The iPhone maker is credited with revolutionizing the music industry back in 2000 when it introduced iTunes. Now, with Apple Music, the company has the potential for a second upwelling.
Apple Music will have about the same amount of music as its competitors, clocking in at 30 million tracks. The service will be priced at $9.99 per user with a $14.99 option for families of up to six, also on par with other services.
The service will have a three-month free trial, longer than the 30-day trials of Spotify and Google Play Music. The company had originally planned to not pay artists during the trial period, but changed its stance following an open letter from Taylor Swift that urged them to change their minds. The service will pay royalties at a lower than normal rate for the trial.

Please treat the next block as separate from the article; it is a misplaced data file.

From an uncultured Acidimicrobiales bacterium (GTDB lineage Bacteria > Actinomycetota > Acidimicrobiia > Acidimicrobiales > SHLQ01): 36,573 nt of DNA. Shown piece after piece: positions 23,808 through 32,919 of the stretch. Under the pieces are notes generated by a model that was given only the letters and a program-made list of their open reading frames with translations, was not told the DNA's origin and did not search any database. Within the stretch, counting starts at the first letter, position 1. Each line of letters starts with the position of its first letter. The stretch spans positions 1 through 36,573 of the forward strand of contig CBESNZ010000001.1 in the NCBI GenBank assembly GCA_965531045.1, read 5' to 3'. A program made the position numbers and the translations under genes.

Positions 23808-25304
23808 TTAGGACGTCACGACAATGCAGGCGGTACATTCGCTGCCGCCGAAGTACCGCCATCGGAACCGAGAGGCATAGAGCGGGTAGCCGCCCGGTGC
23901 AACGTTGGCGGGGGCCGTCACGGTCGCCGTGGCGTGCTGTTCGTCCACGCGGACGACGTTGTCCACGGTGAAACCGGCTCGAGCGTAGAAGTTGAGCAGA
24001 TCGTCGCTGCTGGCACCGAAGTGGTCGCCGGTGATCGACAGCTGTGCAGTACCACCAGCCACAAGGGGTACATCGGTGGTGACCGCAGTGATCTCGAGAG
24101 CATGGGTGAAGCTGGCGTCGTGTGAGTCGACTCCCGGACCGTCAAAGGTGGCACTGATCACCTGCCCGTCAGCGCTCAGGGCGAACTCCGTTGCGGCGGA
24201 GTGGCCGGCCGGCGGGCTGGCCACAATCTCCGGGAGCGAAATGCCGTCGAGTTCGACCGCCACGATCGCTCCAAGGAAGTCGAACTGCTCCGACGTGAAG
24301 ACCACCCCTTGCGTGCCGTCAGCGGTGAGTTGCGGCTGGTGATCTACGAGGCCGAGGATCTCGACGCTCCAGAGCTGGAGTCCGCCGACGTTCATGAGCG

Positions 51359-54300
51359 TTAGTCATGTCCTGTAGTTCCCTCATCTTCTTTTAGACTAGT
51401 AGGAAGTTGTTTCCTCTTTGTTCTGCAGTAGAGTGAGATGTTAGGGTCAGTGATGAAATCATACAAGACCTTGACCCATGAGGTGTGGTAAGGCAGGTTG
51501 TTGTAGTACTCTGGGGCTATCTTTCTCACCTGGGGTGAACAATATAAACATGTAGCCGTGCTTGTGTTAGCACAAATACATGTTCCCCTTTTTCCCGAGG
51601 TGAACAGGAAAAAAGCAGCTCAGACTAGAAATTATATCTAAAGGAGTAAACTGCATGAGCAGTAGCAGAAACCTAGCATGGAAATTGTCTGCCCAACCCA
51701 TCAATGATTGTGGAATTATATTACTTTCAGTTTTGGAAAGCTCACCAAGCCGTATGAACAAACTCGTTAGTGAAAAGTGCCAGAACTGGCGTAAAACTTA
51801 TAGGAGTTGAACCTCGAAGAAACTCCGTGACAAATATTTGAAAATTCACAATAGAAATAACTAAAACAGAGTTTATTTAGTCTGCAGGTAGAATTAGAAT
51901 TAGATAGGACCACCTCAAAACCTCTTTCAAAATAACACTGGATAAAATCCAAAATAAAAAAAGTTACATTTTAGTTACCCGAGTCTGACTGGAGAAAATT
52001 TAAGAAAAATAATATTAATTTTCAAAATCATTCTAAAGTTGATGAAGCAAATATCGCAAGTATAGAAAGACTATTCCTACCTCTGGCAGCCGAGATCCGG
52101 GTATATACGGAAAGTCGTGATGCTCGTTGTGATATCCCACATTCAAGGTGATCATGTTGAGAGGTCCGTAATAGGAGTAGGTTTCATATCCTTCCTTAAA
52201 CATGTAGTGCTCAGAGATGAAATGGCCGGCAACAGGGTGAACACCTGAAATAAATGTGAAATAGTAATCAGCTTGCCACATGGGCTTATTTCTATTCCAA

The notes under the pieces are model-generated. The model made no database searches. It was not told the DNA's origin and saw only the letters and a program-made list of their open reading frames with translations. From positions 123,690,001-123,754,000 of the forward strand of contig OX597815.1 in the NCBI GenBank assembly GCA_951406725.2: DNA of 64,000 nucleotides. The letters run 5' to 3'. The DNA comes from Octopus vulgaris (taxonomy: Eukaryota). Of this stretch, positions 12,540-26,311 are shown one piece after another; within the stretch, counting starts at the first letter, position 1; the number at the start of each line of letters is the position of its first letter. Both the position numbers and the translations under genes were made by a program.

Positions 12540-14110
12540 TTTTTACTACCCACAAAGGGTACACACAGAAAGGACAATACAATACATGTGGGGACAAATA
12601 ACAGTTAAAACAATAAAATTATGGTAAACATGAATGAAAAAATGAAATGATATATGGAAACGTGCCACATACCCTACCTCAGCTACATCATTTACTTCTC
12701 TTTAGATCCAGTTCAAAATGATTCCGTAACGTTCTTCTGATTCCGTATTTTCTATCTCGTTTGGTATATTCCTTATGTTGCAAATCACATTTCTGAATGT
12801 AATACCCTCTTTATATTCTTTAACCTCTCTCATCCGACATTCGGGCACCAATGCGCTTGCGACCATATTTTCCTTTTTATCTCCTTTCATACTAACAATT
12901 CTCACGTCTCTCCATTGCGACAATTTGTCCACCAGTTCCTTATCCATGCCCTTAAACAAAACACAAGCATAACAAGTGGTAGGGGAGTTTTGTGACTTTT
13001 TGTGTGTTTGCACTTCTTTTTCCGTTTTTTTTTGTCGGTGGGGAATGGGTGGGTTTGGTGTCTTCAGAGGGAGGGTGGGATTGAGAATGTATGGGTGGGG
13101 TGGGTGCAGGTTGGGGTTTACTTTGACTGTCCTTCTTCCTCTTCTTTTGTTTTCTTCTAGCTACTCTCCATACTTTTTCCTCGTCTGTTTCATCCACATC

Artists will be happier with the higher royalty rate Apple has agreed to. The 71.5% the company will pay is slightly higher than the 70% industry average.
Taylor and the Indies:
As noted before, Taylor Swift wrote an open letter to Apple, which caused quite the stir. "We don't ask you for free iPhones. Please don't ask us to provide you with our music for no compensation," Swift said in her letter.
Apple quickly reversed its stance, using Eddy Cue, the company's senior vice president of internet software and services, to announce the new policy.
Speaking of indie artists, Apple Music played it close to the wire signing them onto the new service. Citing the lack of royalties during the free trial, major indie labels urged their artists not to sign up for the service. By responding to Swift, Apple also caved to the indie labels, and the labels issued new letters to their artists shortly after the reversal.